Wow. Our experiment is off to a great start—let's see if we can finish it off sooner than expected.
Over the weekend, the conservative gay group GOProud co-authored a letter with some libertarian-leaning tea party activists calling on the GOP leadership in Congress to stay focused on the tea party's core fiscal issues, and not to go down the "rabbit hole" of divisive social issues like gay marriage and abortion. The move hasn't gone over too well with establishment evangelical groups, which have had an uneasy relationship with the burgeoning tea party movement from the beginning. I called the Family Research Council yesterday for a comment for a story I wrote on the issue, but never got a call back. Instead, FRC seems to have issued its response online, writing in its Washington update:
A group that had nothing to do with bringing the Republicans to power suddenly wants to dictate what the party does with it. GOProud, an aggressive pro-homosexual organization that desperately wants to be taken seriously by conservatives, is trying to force its way into the movement by persuading a small handful of tea partiers to sign on to a social truce for the 112th Congress...
FRC points out what we noted, which is that most tea partiers are firmly in the social conservative camp:
According to the latest data, an overwhelming number of Tea Partiers (almost two-thirds) believe abortion should be outlawed. About half believe in the Bible as the literal word of God, and most think that public officials don't pay nearly enough attention to it or religion as a whole. According to Zogby data, 82% of them oppose same-sex "marriage."
And the group sees a bit of hypocrisy in GOProud's call for Republicans to abandon social issues even as the group lobbies them for a repeal of "Don't Ask, Don't tell" and other expansions of gay rights. FRC takes this as a call for one-sided disarmament, which it soundly rejects:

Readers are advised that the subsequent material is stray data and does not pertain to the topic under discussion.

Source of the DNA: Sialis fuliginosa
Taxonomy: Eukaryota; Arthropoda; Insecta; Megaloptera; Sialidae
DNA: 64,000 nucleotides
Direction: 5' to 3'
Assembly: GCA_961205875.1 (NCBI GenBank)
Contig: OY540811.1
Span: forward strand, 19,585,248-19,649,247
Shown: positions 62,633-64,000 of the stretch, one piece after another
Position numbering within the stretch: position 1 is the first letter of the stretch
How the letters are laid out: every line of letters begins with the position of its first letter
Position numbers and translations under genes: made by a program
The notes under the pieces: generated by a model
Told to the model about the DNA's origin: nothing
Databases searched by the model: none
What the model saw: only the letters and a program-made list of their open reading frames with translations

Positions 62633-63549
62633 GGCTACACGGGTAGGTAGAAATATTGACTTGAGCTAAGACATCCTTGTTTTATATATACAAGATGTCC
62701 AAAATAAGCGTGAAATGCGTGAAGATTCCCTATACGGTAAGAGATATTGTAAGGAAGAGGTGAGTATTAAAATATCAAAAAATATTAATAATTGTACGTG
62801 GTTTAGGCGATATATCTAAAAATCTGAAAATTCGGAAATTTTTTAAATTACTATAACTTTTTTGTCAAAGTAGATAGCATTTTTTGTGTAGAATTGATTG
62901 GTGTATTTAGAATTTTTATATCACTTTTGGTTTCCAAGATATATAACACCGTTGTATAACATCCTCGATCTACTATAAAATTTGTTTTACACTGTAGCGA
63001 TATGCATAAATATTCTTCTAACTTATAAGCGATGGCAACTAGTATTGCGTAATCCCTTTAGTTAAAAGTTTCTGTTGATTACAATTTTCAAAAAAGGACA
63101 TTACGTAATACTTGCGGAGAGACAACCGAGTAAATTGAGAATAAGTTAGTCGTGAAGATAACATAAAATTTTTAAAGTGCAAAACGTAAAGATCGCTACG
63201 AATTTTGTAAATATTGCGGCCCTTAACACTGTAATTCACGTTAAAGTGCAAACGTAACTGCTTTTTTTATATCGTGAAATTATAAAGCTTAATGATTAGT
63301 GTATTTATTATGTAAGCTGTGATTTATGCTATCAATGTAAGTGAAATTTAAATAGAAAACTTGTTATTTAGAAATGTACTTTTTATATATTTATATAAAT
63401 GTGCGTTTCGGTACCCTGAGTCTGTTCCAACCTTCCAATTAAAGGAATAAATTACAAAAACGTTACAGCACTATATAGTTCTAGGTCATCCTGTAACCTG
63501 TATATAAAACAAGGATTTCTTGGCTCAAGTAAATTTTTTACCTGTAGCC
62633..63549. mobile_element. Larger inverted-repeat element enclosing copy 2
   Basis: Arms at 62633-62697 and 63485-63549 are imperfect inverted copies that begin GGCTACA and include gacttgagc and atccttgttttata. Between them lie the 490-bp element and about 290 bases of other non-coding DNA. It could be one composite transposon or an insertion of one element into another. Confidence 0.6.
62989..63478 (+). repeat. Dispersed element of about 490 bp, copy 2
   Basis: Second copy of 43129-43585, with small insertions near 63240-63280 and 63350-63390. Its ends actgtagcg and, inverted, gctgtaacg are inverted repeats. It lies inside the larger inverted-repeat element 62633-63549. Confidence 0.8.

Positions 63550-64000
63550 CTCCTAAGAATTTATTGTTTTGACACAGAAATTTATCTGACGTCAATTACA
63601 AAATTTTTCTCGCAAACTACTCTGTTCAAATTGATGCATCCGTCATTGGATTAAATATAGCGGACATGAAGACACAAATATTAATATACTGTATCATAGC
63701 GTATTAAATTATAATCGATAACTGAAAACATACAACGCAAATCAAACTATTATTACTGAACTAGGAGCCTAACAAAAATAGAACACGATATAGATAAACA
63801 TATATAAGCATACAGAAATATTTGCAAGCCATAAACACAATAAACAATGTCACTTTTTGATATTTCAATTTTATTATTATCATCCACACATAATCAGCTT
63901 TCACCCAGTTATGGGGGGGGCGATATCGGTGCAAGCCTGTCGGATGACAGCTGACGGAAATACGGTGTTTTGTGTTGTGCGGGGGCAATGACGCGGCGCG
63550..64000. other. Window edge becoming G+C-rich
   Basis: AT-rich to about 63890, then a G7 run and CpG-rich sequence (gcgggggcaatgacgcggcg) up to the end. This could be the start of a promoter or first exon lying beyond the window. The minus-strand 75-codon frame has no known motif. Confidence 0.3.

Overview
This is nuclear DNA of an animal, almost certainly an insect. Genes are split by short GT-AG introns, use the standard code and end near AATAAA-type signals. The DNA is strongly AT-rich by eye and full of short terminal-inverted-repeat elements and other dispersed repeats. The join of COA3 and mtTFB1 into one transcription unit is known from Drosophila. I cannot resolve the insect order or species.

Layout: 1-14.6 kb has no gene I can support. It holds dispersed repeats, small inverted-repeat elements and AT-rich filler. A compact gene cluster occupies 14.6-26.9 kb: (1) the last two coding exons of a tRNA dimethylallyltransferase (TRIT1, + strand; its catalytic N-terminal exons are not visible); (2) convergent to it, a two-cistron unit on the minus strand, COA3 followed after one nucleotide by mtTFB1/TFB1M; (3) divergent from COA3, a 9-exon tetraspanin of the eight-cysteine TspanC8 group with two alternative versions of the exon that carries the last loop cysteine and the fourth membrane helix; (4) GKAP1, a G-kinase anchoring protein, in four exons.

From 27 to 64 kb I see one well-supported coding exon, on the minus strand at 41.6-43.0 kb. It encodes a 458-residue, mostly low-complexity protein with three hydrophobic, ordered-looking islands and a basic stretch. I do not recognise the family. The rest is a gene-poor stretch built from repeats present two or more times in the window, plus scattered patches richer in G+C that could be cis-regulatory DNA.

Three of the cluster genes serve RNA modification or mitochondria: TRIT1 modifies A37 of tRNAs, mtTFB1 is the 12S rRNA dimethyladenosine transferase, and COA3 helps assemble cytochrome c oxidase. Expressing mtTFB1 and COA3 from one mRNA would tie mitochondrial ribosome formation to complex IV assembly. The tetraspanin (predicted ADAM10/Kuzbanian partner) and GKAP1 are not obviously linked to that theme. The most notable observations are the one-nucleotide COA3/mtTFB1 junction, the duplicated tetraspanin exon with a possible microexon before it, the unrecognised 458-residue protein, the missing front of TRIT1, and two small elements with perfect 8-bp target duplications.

For starters, that won't fly with the broader Tea Party movement which is solidly in the social conservative camp (see DeMint, Jim). Secondly, it's a losing strategy for America. We need to shrink the size of government, but America needs strong families. Those families—not GOProud's phony substitutes—are the backbone of society. Think about the welfare costs associated with the breakdown of social order. Think about the cost in terms of crime and the criminal justice system. What about the loss of human potential? Do these folks really think we can just eliminate those government expenditures overnight? What this crowd is advocating will lead to anarchy, which, ironically, would provide GOProud and friends a perfect environment for their lifestyle.
While the tea party movement may be in the beginning of an internecine battle to define itself as the movement of smaller government or one that also wades into fights over social issues, it's clear from the FRC blog today that the Republican Party is still engaged in a bit of a civil war. And that battle is likely to be fought not over any libertarian versus social issue focus, but over allegiances. Does the grand old party align itself with the new tea party activists (who are also socially conservative) or remain loyal to the old reliable foot-soldiers of the Religious Right embodied in the FRC? Keeping both camps happy is likely to be a Herculean political task, and at some point, the party is going to have to pick a side.